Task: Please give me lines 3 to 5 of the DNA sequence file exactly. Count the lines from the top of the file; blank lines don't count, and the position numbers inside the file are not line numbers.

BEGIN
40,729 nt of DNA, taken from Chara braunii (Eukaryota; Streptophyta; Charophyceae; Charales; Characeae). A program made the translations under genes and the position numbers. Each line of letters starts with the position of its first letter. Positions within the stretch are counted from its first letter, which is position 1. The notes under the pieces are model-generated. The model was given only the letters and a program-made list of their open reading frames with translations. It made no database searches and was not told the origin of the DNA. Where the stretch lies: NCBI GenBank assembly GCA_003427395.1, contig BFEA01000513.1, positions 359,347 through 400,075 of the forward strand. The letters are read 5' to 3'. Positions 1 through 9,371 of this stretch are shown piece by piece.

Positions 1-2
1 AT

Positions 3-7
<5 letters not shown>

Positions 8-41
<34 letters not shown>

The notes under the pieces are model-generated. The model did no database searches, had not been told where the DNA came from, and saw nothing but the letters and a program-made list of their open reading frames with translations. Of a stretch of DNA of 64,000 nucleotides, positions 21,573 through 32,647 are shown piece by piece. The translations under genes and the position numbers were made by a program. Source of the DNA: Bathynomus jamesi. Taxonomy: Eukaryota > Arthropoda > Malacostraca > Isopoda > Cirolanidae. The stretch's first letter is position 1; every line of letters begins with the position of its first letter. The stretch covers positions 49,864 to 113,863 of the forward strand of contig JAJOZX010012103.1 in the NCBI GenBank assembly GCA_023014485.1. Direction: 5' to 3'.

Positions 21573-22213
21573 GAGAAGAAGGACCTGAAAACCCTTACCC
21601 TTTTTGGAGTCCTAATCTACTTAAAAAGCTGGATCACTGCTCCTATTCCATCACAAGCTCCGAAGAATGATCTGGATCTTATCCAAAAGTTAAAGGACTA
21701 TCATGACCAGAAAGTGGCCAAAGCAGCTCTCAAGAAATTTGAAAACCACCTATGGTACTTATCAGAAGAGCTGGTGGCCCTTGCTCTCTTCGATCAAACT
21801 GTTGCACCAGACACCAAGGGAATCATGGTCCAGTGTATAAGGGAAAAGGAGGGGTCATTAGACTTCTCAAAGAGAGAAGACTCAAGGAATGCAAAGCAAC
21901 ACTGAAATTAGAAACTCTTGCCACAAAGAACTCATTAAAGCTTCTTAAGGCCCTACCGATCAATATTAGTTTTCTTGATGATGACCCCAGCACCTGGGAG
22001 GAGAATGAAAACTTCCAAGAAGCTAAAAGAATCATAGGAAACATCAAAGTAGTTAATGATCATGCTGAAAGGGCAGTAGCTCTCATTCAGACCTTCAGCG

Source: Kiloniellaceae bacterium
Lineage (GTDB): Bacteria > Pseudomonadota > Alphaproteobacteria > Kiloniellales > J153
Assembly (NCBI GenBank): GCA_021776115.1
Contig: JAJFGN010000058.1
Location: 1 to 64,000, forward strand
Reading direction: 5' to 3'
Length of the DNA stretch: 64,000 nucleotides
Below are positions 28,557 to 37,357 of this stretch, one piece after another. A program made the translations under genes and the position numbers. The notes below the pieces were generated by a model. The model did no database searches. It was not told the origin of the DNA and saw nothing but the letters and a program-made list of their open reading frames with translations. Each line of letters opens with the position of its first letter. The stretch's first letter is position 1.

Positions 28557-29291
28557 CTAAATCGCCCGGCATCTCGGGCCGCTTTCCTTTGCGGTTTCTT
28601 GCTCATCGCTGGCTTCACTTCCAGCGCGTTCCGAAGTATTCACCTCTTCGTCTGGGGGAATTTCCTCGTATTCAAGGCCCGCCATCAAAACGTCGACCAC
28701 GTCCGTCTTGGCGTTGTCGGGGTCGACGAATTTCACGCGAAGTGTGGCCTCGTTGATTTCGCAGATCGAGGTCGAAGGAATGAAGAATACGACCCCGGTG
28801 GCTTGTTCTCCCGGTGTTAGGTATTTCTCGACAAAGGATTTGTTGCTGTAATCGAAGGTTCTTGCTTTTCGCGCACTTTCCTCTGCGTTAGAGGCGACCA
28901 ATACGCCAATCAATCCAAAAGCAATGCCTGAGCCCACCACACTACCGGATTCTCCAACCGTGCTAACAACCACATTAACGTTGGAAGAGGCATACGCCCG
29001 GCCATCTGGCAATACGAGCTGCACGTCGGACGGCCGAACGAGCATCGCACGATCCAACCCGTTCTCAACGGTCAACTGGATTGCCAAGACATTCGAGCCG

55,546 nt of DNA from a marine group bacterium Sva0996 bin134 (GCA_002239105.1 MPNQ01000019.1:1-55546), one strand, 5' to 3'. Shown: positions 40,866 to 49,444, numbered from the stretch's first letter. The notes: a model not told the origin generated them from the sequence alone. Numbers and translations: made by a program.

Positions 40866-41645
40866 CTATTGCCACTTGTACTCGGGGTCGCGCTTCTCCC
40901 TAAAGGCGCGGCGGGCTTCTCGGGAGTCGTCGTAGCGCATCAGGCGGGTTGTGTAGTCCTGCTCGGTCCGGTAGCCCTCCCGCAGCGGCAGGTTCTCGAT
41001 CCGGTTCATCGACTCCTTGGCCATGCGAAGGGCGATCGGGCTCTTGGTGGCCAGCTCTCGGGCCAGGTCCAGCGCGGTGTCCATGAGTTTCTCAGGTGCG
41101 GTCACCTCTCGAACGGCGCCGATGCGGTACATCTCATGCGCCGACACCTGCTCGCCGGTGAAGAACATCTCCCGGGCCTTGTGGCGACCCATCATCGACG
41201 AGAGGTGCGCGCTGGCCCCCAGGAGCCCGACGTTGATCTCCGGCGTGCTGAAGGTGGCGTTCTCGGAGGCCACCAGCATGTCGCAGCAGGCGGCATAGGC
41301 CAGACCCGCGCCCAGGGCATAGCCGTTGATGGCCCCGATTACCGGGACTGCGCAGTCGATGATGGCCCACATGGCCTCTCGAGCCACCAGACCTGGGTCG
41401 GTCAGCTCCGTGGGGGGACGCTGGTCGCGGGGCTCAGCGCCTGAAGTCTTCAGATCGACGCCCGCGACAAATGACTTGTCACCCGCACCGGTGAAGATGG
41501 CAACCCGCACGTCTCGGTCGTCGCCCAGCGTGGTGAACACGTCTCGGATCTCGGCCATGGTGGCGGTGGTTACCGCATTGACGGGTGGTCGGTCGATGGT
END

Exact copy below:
1 AT

Positions 3-7
<5 letters not shown>